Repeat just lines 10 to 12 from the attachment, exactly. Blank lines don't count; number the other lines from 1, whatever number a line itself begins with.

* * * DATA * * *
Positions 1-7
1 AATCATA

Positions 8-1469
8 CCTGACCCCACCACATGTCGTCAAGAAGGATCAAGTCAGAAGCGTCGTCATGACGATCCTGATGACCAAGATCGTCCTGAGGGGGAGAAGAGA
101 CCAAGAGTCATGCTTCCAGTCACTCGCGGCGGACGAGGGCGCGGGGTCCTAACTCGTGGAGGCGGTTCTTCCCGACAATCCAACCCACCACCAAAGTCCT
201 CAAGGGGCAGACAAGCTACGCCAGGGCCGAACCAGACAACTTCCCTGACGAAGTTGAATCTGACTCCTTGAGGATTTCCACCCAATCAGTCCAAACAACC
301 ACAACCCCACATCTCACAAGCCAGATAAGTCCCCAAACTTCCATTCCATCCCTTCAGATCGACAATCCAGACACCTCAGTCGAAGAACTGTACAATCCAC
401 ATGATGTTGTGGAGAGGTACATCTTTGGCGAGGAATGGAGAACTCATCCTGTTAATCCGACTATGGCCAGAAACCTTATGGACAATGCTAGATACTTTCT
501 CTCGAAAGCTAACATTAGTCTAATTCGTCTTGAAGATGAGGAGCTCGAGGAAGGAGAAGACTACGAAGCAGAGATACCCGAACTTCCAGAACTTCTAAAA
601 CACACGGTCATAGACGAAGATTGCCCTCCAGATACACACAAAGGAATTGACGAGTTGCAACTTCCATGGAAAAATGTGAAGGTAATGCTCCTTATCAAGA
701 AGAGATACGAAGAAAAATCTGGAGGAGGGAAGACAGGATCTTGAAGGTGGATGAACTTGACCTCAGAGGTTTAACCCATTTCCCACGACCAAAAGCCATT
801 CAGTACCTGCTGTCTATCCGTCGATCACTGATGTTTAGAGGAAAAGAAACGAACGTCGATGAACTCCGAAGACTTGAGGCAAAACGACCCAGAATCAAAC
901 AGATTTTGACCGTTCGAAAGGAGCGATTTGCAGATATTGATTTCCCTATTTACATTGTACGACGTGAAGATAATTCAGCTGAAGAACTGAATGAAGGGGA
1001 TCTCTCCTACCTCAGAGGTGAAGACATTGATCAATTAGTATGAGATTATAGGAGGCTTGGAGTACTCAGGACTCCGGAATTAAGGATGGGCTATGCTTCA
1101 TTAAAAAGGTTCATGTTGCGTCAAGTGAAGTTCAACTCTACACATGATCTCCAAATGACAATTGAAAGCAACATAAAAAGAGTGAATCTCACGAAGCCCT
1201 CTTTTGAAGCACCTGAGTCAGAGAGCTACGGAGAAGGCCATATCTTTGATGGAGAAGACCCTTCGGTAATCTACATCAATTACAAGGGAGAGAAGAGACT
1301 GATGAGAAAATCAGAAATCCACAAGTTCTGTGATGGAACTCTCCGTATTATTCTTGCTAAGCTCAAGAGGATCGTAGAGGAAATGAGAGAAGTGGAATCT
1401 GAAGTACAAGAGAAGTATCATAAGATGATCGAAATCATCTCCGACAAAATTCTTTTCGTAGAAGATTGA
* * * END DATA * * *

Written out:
601 CACACGGTCATAGACGAAGATTGCCCTCCAGATACACACAAAGGAATTGACGAGTTGCAACTTCCATGGAAAAATGTGAAGGTAATGCTCCTTATCAAGA
701 AGAGATACGAAGAAAAATCTGGAGGAGGGAAGACAGGATCTTGAAGGTGGATGAACTTGACCTCAGAGGTTTAACCCATTTCCCACGACCAAAAGCCATT
801 CAGTACCTGCTGTCTATCCGTCGATCACTGATGTTTAGAGGAAAAGAAACGAACGTCGATGAACTCCGAAGACTTGAGGCAAAACGACCCAGAATCAAAC